The Times says: "No serious critic of party policy should fear to accept the challenge that Mr Major has thrown down. If Cabinet critics are shying from the fray, then an ex-Cabinet critic should take their place." It maintains that if Norman Lamont stands he would guarantee "that the contest became a serious one".
The Daily Telegraph says that "it is strongly in the public interest that at least one alternative candidate should stand against Mr Major" and that the Prime Minister needs to achieve a "convincing victory" if he is to remain a convincing leader of the country. In militaristic language, the paper plainly tells worried Tories that "there is no merit in simply standing saluting until the ship goes down".
The Guardian says the Conservatives have usurped the electorate's right to decide who should govern. "It ought to be our verdict in a general election."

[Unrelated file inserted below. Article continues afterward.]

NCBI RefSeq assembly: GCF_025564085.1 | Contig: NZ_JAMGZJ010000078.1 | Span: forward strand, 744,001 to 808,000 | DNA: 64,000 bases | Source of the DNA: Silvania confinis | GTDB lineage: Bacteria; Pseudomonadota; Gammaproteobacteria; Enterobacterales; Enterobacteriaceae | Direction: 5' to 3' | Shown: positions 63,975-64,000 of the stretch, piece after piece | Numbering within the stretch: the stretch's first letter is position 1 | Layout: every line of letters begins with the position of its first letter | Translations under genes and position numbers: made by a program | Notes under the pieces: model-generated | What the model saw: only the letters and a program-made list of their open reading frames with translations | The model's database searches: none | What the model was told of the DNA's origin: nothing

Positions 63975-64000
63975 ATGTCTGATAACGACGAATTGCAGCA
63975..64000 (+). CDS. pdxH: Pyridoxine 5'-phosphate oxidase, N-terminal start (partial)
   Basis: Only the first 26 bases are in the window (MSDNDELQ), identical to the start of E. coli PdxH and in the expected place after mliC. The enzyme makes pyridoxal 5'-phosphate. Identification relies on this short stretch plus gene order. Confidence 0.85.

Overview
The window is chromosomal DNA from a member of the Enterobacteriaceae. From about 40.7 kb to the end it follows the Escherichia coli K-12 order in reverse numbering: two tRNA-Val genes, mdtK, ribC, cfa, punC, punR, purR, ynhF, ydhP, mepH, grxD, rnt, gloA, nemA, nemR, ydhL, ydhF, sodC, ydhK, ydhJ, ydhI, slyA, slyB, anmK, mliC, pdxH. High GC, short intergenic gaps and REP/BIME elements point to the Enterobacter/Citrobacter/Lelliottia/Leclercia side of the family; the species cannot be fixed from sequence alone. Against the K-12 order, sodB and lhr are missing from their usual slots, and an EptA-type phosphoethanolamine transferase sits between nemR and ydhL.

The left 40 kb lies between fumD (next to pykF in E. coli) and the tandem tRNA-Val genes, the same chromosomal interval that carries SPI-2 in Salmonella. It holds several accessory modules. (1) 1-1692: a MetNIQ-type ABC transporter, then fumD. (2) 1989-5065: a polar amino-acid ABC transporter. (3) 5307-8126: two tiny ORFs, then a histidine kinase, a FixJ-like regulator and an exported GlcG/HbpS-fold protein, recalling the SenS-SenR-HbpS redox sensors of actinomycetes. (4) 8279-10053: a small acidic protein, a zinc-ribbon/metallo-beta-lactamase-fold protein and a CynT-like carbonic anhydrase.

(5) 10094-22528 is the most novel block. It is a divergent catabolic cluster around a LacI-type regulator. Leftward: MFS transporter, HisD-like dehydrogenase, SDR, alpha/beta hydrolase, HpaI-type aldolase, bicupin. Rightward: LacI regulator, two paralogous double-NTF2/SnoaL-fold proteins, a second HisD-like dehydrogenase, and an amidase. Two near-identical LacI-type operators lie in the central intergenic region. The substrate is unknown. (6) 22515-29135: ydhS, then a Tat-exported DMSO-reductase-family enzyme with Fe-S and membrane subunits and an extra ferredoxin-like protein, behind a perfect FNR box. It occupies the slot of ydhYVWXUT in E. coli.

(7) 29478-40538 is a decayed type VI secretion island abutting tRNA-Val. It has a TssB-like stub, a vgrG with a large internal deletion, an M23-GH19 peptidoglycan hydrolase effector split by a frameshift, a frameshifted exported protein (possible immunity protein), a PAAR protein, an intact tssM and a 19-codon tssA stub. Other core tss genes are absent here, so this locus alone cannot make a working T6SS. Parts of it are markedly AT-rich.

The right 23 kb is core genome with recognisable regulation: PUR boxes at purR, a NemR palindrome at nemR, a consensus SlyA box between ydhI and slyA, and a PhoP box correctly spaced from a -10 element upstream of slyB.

The Sun says Mr Major may have signed his own political suicide note. "Victory is by no means certain," it says. It rules out Hezza (Heseltine) as "not the man for Prime Minister". Questioning John Major's judgement over Europe and other issues, it says: "This time he hopes he has got it right. But don't bet on it."
The Daily Express says that his decision shows "all the qualities of shrewdness and toughness" that friends knew lurked beneath his cautious exterior. It demands that the Tory Party now give him the loyalty that "this brave act of leadership deserves."
The Daily Mail believes the Conservatives face "a defining moment" in their history. It says regardless of John Major's apparent bravery, he cannot be absolved from his "appalling record". It points out that, whoever is leader, "he or she" will need the party's full support.Reuse content